We have recently been involved in a difficult case of a young person who remained in a local emergency department bed for over 90 hours while several specialty registrar (StR) doctors spent the majority of their on-call time attempting, and failing, to find an appropriate available bed. Over the course of this time, at least 40 units were contacted, numerous referral letters faxed and the case was handed over 6 times, all while the young person waited in an unsuitable setting that offered little to meet his mental health needs.
Although this is an extreme case, it reflects the trend we have observed of difficulty in finding beds, especially out of hours, and the fact that bed finding is becoming a major aspect of our on-call time. As Hillen & Szaniecki demonstrated, Reference Hillen and Szaniecki1 the majority of referrals are made between the hours of 5 pm and 9 am when daytime services are closed.
We have read with interest the findings of NHS England's Child and Adolescent Mental Health Services (CAMHS) tier 4 report 2 published in July 2014, which reported that the number of NHS-funded CAHMS tier 4 beds has increased by just 136 in the past 8 years, compared with a 284 rise between 1999 and 2006. This means that there were 1264 beds available nationally in January 2014. The BBC have declared this a problem of ‘patchy provision’ and, based on their findings, NHS England have identified a need and promised ‘up to 50 new beds around the country with further beds moved according to need’. 2 While this goes some way to providing more beds, this is only part of the problem.
There is currently no system to find out which beds are available at any given time and no external support to make the bed-finding process efficient. In our experience, weekly published lists are not representative of genuine availability and are quickly obsolete. There is no universal referral form so each referral necessitates new paperwork and often indiscriminate, convoluted processes of speaking to each individual bed manager, night nurses and support staff who do not have the responsibility to admit patients out of hours. A young person with complex problems and behaviours that need careful management is considered too risky for an open ward and so they are refused. Beds alone will not solve this; we need places that can be accessed out of hours with appropriate staffing levels and staff adequately trained to confidently manage the potential risk.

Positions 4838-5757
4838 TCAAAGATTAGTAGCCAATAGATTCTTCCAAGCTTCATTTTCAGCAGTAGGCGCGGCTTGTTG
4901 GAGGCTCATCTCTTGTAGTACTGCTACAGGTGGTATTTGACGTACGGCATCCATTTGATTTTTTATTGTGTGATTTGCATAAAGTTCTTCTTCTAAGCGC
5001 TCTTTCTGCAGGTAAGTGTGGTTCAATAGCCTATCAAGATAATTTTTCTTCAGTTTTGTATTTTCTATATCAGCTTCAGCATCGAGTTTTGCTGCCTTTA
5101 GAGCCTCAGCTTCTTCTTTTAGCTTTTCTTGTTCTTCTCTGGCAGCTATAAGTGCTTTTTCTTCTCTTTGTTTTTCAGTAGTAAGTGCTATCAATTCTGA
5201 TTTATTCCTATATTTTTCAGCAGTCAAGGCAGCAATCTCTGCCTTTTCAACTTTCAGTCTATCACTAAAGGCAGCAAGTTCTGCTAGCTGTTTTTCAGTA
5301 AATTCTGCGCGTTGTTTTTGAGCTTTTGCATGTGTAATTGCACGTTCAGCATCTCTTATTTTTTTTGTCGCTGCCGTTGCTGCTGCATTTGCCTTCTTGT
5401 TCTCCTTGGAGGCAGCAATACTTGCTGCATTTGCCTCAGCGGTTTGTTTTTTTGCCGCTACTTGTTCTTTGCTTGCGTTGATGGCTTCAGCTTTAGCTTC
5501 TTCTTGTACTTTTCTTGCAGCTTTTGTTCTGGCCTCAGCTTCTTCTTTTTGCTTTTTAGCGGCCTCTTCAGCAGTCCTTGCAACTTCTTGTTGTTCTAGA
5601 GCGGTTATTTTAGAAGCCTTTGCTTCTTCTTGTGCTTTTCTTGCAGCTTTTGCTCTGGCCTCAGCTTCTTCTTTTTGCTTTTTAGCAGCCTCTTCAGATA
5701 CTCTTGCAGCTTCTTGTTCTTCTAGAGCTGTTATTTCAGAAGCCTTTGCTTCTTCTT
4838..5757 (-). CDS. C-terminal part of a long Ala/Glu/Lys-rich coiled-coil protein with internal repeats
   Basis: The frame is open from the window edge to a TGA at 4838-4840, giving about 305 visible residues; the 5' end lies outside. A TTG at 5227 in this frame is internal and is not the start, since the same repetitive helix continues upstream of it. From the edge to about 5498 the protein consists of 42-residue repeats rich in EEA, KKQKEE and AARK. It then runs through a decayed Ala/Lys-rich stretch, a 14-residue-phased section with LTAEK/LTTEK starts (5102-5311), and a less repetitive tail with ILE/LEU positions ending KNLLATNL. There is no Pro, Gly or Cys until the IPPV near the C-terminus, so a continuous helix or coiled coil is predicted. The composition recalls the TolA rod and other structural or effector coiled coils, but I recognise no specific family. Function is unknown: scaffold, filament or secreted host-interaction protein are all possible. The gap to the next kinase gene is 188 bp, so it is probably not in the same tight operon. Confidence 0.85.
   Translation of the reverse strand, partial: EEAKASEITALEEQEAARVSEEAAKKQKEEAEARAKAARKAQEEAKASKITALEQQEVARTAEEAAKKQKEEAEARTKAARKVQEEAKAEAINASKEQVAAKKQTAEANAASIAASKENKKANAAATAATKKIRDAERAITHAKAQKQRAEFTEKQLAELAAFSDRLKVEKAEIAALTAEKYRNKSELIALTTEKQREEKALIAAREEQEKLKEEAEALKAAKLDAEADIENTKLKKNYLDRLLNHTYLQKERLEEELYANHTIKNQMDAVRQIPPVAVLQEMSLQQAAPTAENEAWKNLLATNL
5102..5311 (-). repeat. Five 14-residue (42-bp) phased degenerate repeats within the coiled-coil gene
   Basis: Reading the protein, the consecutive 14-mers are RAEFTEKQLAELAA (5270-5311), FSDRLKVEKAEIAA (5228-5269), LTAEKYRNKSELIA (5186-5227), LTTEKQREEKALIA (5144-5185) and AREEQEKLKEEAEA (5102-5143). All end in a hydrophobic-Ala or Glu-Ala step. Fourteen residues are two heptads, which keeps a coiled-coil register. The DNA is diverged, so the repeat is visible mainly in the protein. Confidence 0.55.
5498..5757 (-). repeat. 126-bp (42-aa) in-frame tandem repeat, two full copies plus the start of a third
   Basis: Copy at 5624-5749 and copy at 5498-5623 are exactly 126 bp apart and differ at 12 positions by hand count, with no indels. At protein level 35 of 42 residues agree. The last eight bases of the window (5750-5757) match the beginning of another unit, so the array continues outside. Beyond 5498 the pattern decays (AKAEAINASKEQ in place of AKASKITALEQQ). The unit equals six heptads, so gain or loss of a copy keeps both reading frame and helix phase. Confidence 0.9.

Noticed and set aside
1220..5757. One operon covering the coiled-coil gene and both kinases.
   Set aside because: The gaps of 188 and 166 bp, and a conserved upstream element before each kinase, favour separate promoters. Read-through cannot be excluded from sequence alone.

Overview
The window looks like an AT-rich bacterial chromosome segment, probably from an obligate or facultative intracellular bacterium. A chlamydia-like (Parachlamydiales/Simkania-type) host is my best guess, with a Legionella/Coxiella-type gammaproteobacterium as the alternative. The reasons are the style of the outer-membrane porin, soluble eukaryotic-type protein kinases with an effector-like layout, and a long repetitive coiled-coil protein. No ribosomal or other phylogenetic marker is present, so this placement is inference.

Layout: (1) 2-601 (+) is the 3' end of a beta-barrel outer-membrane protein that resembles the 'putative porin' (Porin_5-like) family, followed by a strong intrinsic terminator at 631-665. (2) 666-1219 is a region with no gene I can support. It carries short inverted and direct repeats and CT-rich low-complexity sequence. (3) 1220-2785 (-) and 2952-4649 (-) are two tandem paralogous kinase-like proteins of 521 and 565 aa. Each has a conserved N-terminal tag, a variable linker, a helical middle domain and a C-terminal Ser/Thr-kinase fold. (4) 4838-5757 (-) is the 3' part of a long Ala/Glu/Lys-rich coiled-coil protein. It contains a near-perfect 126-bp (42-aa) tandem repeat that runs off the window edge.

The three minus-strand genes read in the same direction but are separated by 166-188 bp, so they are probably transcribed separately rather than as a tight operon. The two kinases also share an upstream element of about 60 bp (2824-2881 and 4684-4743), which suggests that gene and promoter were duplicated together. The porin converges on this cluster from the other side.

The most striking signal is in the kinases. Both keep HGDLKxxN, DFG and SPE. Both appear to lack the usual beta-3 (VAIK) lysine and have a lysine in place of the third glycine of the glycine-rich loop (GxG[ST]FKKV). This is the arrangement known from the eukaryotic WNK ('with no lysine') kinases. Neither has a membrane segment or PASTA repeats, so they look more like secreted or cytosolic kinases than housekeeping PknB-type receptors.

Because of these difficulties in admission, we are concerned that a prolonged wait in an emergency department will become more commonplace and that measures such as the Mental Health Act 1983 will be used to compel young people into admissions as their mental health deteriorates while waiting for a bed, and low-secure units become the default due to their ability to tolerate risk.
We are surprised that there is no centrally produced daily bulletin of national bed states and no provision to make NHS England accessible out of hours to assist with finding a bed. There is an urgent need for a better central system to ensure that vulnerable young people are not left in emergency departments without proper care.